On Saturday 3rd January 1885, 62 year-old blacksmith Francis Clay left home at 6:30am as he did most days. As a blacksmith he would tour the local farms to perform required tasks on site. He travelled on foot, always using a stick, and carried his tools with him to earn the money to support his wife, Emma, and their seven children - aged 17 right down to the youngest babe in arms. The next they heard was an hour later when a knock at the door told them Francis Clay was dead.
At the inquest the three men revealed the gruesome evidence they uncovered that morning. The bloodied post at one side of the gate led them to the discovery of a body. The flesh had been removed from one hand, clothing thrown up and over the head. When they removed the blood-soaked clothing to identify the individual the discovered part of the face and head missing, with blood and brains smothered all over the top of the post. The remainder of the head was found on the other side of the gate lying on the road. Suspecting the identity of the man they continued to search along the line and, 60 yards away, they found the toolbox which confirmed his identity.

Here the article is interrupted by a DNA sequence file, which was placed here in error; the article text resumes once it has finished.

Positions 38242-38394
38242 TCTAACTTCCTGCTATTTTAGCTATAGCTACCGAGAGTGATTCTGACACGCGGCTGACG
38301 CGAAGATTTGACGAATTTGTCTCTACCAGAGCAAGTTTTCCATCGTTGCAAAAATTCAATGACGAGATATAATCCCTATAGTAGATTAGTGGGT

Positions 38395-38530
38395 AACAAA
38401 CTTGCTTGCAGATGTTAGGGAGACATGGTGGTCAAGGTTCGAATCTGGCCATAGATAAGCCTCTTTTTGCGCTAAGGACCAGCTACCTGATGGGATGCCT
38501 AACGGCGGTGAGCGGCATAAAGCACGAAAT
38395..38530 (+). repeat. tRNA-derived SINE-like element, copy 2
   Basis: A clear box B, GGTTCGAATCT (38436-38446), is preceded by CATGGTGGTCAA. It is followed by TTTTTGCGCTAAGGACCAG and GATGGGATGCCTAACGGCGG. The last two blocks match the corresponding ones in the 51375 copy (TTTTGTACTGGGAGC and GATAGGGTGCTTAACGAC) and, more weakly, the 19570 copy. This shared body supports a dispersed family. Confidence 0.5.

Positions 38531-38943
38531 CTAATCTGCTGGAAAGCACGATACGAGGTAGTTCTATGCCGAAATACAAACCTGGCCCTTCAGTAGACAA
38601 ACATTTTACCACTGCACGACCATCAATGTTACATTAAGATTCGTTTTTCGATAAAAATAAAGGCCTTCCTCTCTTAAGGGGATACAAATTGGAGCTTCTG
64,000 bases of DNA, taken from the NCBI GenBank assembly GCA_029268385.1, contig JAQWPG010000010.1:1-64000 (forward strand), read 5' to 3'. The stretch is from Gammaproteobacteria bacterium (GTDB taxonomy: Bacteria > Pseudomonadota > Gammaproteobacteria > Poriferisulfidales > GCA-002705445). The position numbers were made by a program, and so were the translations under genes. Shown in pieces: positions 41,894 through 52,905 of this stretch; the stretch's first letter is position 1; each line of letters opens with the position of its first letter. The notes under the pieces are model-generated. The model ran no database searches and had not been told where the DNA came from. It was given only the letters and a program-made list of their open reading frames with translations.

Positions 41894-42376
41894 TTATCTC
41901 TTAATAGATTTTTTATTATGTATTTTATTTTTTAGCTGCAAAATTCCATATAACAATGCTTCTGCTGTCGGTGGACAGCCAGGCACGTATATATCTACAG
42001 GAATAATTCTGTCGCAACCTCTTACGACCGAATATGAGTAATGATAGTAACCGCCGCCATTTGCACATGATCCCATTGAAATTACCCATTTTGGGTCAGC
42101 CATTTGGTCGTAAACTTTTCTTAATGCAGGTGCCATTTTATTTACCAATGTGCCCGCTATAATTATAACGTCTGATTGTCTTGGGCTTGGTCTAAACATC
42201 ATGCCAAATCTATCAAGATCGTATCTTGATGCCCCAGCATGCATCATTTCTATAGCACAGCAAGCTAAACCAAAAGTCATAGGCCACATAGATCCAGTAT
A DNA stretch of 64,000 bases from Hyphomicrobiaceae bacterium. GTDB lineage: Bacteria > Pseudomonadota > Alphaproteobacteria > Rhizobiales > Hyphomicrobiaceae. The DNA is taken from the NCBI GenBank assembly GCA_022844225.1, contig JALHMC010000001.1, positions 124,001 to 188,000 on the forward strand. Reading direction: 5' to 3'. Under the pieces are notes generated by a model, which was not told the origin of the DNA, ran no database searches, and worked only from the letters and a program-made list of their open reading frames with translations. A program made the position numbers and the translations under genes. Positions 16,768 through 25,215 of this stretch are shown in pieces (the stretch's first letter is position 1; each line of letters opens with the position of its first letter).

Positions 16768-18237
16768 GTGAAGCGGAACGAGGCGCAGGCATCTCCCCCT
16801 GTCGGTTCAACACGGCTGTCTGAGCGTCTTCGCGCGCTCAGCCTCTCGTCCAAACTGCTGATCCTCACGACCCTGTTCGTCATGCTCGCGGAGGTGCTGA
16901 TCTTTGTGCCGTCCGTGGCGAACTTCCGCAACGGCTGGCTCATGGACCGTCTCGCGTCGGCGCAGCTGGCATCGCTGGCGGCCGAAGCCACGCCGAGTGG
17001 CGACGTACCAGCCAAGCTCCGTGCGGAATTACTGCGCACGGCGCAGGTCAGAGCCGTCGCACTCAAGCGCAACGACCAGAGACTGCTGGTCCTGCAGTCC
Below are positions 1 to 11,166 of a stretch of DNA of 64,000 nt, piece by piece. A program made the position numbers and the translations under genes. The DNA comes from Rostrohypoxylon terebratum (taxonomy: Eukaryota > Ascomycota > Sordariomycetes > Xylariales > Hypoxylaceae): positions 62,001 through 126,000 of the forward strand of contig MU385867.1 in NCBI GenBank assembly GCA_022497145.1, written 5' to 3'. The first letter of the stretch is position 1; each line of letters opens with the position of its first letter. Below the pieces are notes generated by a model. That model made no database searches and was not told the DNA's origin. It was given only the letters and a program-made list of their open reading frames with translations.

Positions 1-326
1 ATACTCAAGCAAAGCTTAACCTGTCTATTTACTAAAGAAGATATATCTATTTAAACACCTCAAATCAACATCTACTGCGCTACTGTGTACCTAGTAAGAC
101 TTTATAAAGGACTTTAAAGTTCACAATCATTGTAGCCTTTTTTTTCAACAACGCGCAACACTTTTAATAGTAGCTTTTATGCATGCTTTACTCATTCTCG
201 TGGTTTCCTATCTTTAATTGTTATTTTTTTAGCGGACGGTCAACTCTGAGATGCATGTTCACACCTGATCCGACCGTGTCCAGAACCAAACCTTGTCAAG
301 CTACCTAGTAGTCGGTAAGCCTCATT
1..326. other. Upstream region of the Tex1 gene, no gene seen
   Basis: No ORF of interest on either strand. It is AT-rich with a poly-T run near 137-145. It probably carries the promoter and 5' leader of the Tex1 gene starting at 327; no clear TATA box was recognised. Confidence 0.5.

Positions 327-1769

A verdict of death by misadventure was recorded.